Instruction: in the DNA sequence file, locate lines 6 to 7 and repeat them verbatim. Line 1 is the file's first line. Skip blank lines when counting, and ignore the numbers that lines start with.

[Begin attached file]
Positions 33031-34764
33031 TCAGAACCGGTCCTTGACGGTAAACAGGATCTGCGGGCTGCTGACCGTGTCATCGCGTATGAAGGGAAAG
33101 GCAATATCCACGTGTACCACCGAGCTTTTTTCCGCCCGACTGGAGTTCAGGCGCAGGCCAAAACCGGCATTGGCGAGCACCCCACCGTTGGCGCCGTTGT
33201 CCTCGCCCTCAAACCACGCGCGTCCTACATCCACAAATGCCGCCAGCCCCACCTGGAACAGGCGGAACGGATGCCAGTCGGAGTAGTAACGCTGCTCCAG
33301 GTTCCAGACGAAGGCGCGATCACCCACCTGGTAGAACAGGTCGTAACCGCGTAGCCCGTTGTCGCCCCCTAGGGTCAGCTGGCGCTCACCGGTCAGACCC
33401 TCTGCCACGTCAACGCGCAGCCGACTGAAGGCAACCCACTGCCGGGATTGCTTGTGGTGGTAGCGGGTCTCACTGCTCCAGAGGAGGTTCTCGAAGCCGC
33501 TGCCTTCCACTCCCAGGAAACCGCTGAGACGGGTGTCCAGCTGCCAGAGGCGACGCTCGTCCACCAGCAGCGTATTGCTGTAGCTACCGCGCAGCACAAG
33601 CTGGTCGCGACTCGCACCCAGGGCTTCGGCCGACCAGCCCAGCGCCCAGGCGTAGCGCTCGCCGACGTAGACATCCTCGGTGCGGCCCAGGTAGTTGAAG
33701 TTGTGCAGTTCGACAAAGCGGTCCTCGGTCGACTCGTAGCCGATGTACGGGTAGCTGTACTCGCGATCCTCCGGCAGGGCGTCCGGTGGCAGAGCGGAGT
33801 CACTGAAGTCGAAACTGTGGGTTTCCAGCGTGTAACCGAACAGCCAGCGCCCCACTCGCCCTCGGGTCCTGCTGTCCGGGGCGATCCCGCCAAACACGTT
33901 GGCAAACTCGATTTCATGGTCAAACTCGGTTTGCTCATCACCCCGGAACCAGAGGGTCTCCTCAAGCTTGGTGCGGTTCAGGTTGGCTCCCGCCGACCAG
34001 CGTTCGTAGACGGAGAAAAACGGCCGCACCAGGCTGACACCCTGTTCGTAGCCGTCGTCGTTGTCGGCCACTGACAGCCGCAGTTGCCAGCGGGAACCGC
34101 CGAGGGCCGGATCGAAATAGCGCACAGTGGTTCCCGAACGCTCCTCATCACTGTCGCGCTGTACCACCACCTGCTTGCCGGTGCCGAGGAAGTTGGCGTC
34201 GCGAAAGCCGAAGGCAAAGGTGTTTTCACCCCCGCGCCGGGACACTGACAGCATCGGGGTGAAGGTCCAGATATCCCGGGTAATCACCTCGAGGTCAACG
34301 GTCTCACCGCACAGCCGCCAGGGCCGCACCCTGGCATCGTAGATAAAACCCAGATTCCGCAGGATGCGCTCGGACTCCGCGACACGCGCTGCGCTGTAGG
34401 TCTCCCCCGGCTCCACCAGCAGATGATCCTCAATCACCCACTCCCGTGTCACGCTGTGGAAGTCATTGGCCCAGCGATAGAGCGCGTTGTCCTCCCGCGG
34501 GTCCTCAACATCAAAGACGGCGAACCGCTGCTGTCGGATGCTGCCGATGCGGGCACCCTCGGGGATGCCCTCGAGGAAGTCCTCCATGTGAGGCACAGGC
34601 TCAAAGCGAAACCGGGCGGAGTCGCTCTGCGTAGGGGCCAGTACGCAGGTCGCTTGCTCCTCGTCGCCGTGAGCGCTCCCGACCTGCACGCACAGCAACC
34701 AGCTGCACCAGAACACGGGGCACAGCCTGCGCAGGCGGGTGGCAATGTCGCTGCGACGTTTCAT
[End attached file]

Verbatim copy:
33401 TCTGCCACGTCAACGCGCAGCCGACTGAAGGCAACCCACTGCCGGGATTGCTTGTGGTGGTAGCGGGTCTCACTGCTCCAGAGGAGGTTCTCGAAGCCGC
33501 TGCCTTCCACTCCCAGGAAACCGCTGAGACGGGTGTCCAGCTGCCAGAGGCGACGCTCGTCCACCAGCAGCGTATTGCTGTAGCTACCGCGCAGCACAAG